BASH function for printing IP addresses for domains

jsn1nj4 profile image JSn1nj4‍‍👨‍💻 ・4 min read

Updated to include a function alternative to the original snippet further down.

First of all, dang, it's been a while... 😅

Anyway, I was trying to find a one-off way to print a list of domains and each domain's main A record's IP address. After a little diging 😉 this is what I ended up with initially.


#!/usr/bin/env bash
domains=(example.com example.net example.org)
for domain in "${domains[@]}"; do
    echo "$domain : $(dig +short a $domain | tail -n1)"

Sample output



BASH arrays

I'm sorry to say I don't really know much on the subject; the handful of times I've needed them in scripting, I've had to look up syntax for creating them and then accessing. This article seems to shed some light on the subject though, including how to iterate over array indices instead of only array elements.

dig command

As someone who comes from primarily being a Windows user (only due to work these days), I kept forgetting about this command. It lets you query any kind of DNS records for a domain.

It's also normally pretty verbose too, but passing it the +short option cuts down the output. a also tells it to only query A records.

tail command

I don't use this one often, but I have used head quite a bit to pull the first 10+ lines of a file if I was looking for some information stored at the top. This command pulls content from the bottom of a file (or output piped to it in this case).

Function alternative

After digging a bit more and chatting with some local Linux users, I ended up rewriting the above snippet into a function that did the same thing.

#!/usr/bin/env bash
function list_domain_ips() {
  while read domain; do
    echo "$domain: $(dig +short a $domain | tail -n1)" 
  done < $1


Example 1: passing a filename

# function call
list_domain_ips example.txt
# example.txt contents

Example 2: passing /dev/stdin

list_domain_ips /dev/stdin <<< "example.com


while instead of for...in loop

This was simpler because the loop will only run as long as the read command keeps supplying more input.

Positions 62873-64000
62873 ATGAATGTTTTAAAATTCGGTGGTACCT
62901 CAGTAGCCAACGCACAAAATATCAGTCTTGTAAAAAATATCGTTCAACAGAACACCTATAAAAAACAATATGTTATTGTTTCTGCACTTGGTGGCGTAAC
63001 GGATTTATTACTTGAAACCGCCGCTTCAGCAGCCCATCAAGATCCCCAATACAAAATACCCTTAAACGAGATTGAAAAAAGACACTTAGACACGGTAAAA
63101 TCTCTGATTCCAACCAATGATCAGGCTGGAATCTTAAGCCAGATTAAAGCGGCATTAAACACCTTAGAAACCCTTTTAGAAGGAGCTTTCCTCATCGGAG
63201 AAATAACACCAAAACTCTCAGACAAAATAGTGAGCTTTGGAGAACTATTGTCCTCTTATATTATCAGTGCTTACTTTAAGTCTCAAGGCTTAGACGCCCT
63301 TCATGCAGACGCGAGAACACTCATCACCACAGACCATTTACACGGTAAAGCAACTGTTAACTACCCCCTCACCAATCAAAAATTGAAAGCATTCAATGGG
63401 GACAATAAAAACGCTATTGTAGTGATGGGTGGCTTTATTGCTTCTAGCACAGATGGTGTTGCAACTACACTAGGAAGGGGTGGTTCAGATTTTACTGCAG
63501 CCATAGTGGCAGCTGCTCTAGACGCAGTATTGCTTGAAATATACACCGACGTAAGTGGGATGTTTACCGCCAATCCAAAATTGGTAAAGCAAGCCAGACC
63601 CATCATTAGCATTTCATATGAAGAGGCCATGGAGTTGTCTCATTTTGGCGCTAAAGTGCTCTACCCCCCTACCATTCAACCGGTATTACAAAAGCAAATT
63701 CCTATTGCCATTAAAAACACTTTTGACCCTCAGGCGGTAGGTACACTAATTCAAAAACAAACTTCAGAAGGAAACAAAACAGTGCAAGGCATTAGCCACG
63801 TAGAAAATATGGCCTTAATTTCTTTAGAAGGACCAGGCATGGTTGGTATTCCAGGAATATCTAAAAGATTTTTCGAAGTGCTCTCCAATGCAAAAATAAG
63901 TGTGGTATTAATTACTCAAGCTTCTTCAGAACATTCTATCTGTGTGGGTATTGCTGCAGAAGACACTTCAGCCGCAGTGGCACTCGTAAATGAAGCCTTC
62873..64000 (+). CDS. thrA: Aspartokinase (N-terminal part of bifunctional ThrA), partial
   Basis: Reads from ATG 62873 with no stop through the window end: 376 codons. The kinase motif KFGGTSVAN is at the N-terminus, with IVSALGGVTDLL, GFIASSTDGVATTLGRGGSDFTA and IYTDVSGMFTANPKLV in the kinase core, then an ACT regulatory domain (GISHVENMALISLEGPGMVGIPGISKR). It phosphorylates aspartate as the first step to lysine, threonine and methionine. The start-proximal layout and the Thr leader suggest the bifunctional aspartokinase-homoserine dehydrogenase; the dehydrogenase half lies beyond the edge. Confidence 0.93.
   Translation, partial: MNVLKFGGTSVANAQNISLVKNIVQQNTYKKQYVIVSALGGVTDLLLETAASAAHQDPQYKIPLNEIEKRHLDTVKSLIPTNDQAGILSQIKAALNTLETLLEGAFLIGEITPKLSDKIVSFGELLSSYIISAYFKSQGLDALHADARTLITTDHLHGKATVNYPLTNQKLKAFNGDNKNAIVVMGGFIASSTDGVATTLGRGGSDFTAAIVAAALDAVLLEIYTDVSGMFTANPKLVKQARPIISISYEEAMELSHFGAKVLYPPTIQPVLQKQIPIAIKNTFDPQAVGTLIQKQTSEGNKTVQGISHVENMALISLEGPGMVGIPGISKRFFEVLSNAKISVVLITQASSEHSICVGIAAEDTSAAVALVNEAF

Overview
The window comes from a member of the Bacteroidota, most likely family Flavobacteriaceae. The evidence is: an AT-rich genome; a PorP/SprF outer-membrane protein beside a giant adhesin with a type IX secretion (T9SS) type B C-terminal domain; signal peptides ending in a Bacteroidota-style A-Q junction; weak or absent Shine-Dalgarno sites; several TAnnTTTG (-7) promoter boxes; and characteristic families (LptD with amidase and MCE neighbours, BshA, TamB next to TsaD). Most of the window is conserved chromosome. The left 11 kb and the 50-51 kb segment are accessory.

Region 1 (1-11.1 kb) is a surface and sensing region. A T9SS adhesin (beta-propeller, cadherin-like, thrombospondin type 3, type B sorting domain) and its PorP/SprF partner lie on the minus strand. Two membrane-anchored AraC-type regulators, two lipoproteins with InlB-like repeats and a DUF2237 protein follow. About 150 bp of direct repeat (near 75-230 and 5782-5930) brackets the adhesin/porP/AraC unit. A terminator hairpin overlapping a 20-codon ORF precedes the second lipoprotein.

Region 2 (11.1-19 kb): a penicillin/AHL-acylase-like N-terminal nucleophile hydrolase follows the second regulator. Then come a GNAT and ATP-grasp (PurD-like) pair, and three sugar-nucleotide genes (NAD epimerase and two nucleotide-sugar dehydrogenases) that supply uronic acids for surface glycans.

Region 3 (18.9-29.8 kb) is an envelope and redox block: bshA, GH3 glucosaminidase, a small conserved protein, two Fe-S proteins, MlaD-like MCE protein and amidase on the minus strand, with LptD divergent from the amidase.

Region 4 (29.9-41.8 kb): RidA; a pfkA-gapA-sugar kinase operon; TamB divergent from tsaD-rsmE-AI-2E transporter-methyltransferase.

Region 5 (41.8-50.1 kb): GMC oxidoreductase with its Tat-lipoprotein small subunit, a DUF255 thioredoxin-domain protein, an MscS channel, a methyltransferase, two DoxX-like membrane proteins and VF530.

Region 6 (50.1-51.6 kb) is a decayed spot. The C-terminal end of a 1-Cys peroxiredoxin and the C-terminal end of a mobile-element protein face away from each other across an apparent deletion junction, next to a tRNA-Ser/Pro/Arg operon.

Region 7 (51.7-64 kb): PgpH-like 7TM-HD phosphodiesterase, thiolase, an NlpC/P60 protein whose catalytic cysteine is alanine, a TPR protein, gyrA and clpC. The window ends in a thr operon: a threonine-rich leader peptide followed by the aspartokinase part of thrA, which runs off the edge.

Last line of the loop: done < $1

This line is what's passing input to the loop. In this case, it's passing the first argument sent to the function, $1. If the function had second, third, fourth arguments (ad infinitum), they would be $2, $3, and $4, respectively. The first argument is also a filename containing a multi-line list of domains to check.

Using /dev/stdin as the argument

This is useful if, even though this function expects a filename, you still want to pass a list directly yourself. This part of the solution I found on a superuser answer. Through testing, I found that a blank line will result in undesirable output (just something I wanted to mention for any BASH beginners on here). To prevent this, the opening and closing quotes do need to be in contact with lines that need to be used in the loop.

Sample output with blank lines
: m.root-servers.net. # opening quote on its own line
: m.root-servers.net. # closing quote on its own line

Besides that minor issue, the output is formatted exactly the same way.

⚠️ Important note: I was told by a local Linux wizard 🧙 by the name of Jās Eckard that /dev/stdin isn't 100% portable.

Just be aware that using /dev/stdin is not portable across all Un*x. I just read yesterday that it's on Linux and OSX (and even then, symlinks to different files), but not necessarily other Un*x.

I just wanted to include this note from him for reference, in case this doesn't work for a particular user.


So initially I was iterating over an array of domain names, but the better solution ended up being the function since it takes either a filename or a multi-line list sent through /dev/stdin (and obviously since it's easier to store and call from CLI).

The old echo line using a subshell to run the dig command and piping the output to tail, and prefixing that output with the domain name itself for reference carried over without needing to be changed.

Thanks for reading, and enjoy! 🐧 💻

Useful links


markdown guide

Well... This article was intended to be a short one with a little bit of explanation... 😅